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Local governments 'fragmented', need control: Report

Suzy Hamilton
By Suzy Hamilton
September 18th, 2014

The relationship between local governments and the provincial government reached a new low this week, said RDCK area D director Andy Shadrack, when a provincial review on government wages was leaked to the public.  

The report prepared by Ernst and Young claimed that salaries and wages in local government are now higher than within core provincial government services, rising 38 percent as opposed to a rise of 19 to 24 percent for core government and public sector salaries respectively in the same time frame.

“I feel really insulted,” said Shadrack. “There wasn’t one representative of local government consulted.

“It is a sad day in BC when the provincial government feels that it has to “leak” a report that was written without a single local government being consulted about the collection of the data upon which it was based.”

The review looked at three levels of BC governmental wages: the core provincial government; the broader public sector, including teachers, social services, health care, and post-secondary education employees; and  municipality, which covered local and regional governments, fire and police.

The 88 page report found that municipalities’ approach to bargaining was “fragmented and highly inefficient,” while at the same time acknowledged that “data was not available to support robust and comprehensive analysis.”

Nonetheless, the data that was available managed to cite the village of Silverton in a list of BCs 10 worst performing municipalities, right above Sooke and below Hope.

Silverton’s mayor Kathy Provan was caught off guard by the analysis, which looked at the 2011 fiscal year.

“The only thing I can think of is that in 2011 we had some big capital projects, like the campground, arena and a $400,000 waterworks project.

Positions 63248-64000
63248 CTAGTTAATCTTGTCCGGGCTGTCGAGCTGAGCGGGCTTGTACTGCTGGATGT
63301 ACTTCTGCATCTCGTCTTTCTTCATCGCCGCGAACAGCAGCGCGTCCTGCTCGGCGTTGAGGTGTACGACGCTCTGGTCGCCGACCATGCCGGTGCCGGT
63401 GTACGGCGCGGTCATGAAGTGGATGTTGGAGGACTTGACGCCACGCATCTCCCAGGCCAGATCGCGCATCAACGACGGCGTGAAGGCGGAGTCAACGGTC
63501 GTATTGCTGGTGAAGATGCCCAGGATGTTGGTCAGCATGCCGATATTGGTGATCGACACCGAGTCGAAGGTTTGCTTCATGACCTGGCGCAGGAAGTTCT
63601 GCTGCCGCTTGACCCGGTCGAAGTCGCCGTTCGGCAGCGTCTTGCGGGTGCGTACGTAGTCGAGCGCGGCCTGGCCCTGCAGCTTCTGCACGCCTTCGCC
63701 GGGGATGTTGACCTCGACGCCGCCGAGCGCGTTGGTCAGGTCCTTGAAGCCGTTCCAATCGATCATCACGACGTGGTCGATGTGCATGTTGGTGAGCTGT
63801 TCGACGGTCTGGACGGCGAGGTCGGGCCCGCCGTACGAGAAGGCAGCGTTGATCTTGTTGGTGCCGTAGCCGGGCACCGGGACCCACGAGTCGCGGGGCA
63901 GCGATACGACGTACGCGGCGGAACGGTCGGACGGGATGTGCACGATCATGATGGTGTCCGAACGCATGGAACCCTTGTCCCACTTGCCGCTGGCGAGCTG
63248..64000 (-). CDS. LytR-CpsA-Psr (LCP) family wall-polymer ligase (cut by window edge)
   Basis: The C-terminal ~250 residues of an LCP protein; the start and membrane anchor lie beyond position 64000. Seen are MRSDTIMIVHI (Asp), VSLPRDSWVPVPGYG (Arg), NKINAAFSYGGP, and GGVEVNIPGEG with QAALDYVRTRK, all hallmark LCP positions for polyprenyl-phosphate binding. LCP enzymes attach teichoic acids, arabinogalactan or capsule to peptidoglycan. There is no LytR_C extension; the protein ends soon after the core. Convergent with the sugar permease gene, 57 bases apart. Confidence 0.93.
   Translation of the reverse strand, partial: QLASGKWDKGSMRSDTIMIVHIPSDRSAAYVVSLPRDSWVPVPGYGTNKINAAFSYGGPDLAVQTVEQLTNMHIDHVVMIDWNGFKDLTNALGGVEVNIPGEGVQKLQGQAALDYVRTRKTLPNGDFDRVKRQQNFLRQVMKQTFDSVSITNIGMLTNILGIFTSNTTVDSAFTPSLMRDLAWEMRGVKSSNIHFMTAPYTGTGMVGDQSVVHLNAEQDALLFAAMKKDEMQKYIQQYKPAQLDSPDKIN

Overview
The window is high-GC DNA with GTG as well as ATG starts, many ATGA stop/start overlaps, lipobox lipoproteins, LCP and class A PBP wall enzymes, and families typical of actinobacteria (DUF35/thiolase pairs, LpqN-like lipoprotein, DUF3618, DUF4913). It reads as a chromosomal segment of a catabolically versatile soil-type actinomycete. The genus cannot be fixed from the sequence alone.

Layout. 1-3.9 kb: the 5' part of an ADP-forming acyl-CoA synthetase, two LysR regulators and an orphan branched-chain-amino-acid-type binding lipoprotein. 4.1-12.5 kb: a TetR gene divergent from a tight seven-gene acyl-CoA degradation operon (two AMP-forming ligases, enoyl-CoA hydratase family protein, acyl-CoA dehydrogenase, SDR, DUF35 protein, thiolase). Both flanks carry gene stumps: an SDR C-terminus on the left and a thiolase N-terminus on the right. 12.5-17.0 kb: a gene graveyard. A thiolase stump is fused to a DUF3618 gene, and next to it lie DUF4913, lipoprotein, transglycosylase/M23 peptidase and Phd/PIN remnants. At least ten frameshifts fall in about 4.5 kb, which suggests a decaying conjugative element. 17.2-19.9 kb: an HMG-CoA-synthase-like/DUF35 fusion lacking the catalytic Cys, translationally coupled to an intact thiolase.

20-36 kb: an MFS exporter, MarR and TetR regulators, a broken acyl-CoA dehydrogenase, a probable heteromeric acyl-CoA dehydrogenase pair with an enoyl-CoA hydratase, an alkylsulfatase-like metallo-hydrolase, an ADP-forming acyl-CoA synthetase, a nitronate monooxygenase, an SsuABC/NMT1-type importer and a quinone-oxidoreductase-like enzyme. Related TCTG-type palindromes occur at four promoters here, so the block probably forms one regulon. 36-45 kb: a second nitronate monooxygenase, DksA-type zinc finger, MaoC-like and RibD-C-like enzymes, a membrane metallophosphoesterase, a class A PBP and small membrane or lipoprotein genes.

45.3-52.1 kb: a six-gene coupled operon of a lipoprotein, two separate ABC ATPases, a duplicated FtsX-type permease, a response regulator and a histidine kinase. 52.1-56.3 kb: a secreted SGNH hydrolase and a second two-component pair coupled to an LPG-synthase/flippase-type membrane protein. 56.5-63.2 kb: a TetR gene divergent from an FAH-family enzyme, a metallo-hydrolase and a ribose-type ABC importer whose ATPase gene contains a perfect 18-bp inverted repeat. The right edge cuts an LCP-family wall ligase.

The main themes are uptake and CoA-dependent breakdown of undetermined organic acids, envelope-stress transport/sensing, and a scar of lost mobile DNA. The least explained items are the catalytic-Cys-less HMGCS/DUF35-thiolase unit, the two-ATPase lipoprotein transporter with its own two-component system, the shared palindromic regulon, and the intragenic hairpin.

“We are required by law to have a balanced budget.”

“It’s always challenging with such a small tax base,” she added. Silverton has a population of 200.

To save costs, the village applies for grants and has recently contracted the services of the Chief Financial Officer of Nelson to oversee some of the village’s financial duties, she said.

While Provan admitted she has not read the entire report, she questioned whether Silverton’s part time village staff are making more money than a ministry worker in Victoria.

“I don’t think I believe that.”

The report went on to suggest that the provincial government should centralize bargaining.

“The notion of us sitting down at the same bargaining table with Vancouver  or Surrey is just ludicrous,” said Shadrack. “That doesn’t take into account years of experience, training or complexity of the job.”

Shadrack suggested that if the provincial government wants to keep taxes down that it cease downloading services onto the local governments.

“They’ve downloaded hundreds of tasks,” he said. “For example, the regional governments are now responsible for emergency management and on the ground response.”

His opinion is shared by a report released September 18 by the Columbia Institute in Vancouver entitled “Who’s picking up the tab?”

It investigates the scale and scope of downloading onto local governments, using a new analysis of statistical and financial data, along with new information gathered from surveys of local leaders and senior staff.

“Local governments can – and do – efficiently deliver services, and are happy to take on expanded roles when given the right resources. But downloading without access to new sources of funding is stretching local government thin. It’s hitting us where we live.” said the Institute’s executive director Charley Beresford.

“Since the 1950s, Canada’s infrastructure responsibilities have shifted from the level of government with the largest and most growth-responsive revenue base — the federal government — to the level of government with the smallest and least growth-responsive revenue base — local government,” the Institute’s report stated.

“In 1955, the federal government accounted for 34 per cent of capital investment. By 2003, it had declined to 13 per cent. The municipal share increased from 27 to 48 per cent.”

Shadrack said he doesn’t know if the review and its conclusions will be on the agenda at the upcoming UBCM convention at Whistler next week (September 21-25).

But Provan said she has instructed Silverton councilors attending the convention to address the conclusions in the review.

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